Asbestos death toll is still rising

Deaths from asbestos-related diseases have increased by two-thirds in the
past decade

At least 5,000 people died last year from asbestos-related diseases,
according to an analysis of figures from the Health and Safety Executive.

The analysis by the TUC of the HSE’s Health and Safety Statistics 2001 has
found 1,705 people were projected to have died from mesothelioma, which is
caused by exposure to asbestos, during 2001 and 5,115 from asbestos-related
diseases.

The statistics are based on death certificates issued in England, Scotland
and Wales and show the death toll has risen from 3,000 a decade ago.

According to the TUC, 50 per cent more people now die from asbestos than die
on the roads every year.

Its findings come as the HSE has itself warned that white asbestos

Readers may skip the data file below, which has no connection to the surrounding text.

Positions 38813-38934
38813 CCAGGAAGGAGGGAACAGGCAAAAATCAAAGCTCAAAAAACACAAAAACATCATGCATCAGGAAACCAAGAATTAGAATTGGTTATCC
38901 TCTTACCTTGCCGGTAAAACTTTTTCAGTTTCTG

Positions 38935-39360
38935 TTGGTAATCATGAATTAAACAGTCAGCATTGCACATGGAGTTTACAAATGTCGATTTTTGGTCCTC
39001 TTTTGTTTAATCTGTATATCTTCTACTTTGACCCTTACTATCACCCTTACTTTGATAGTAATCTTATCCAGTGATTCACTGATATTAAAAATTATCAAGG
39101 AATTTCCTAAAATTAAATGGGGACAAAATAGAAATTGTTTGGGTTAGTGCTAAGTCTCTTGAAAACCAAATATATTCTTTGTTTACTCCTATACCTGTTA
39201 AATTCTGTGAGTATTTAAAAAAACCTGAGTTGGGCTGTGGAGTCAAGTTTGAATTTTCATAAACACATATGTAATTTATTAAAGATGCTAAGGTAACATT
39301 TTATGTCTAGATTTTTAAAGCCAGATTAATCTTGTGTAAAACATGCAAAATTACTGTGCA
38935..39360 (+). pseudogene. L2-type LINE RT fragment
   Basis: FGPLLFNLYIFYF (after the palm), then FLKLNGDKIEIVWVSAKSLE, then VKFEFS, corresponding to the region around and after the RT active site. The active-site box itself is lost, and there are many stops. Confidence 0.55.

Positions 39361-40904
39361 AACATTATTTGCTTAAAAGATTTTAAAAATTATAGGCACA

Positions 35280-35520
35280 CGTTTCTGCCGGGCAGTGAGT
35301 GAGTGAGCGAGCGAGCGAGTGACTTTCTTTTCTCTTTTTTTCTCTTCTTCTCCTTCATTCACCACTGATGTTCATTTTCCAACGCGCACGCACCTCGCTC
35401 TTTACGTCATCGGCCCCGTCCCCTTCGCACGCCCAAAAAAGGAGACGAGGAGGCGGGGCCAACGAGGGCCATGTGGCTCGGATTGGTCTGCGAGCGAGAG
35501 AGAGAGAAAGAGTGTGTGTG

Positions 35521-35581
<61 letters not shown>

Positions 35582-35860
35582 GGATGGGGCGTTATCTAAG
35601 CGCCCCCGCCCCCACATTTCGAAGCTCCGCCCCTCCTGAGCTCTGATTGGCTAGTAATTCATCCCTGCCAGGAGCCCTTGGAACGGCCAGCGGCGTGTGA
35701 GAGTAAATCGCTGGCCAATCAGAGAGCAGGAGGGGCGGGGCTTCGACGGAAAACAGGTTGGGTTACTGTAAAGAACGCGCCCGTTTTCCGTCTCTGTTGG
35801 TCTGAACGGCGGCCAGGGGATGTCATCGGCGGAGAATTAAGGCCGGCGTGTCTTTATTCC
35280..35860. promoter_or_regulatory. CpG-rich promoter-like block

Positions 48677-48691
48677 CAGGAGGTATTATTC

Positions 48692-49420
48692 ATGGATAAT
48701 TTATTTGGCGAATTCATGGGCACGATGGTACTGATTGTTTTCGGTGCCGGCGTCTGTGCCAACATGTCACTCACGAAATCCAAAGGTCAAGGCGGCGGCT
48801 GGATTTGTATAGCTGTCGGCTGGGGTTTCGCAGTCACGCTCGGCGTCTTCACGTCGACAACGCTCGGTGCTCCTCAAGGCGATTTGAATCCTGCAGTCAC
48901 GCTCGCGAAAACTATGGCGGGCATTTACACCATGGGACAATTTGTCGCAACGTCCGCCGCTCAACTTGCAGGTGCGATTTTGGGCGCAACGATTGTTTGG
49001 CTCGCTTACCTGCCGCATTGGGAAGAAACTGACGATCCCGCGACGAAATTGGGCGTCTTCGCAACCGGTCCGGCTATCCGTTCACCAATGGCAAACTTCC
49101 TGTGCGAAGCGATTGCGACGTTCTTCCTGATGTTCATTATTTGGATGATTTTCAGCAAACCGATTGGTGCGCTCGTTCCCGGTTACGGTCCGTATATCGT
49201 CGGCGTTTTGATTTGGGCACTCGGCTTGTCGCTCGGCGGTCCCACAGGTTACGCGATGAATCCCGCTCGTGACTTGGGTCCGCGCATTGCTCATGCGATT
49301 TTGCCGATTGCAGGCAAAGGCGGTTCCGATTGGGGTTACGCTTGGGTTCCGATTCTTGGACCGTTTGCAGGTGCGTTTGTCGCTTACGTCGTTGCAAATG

(chrysolite) is a major health hazard, and that some 4,000 lives could be lost
in future years unless steps are taken to manage the risks from asbestos
present in commercial buildings.

A number of press articles have suggested white asbestos is harmless but,
while conceding it is less harmful than brown or blue asbestos, the HSE warned
it still carried a risk.

John Thompson of the HSE said: "The scientific evidence does not
provide us with an easy answer to the question of just how dangerous chrysolite
– white asbestos – really is. Our belief, based on the best available
scientific evidence, is that the risk is real, and we must act
accordingly."

The Health and Safety Commission is due to put forward legislation to introduce
a new duty that will seek to deal with the risks of asbestos in buildings.

The TUC is launching a new guide, Asbestos: no hiding place, for workplace
safety representatives on how to prevent exposure to asbestos. Advice is also
available within the HSE’s leaflet, Managing asbestos in premises.

www.tuc.org.uk  www.hsebooks.co.uk

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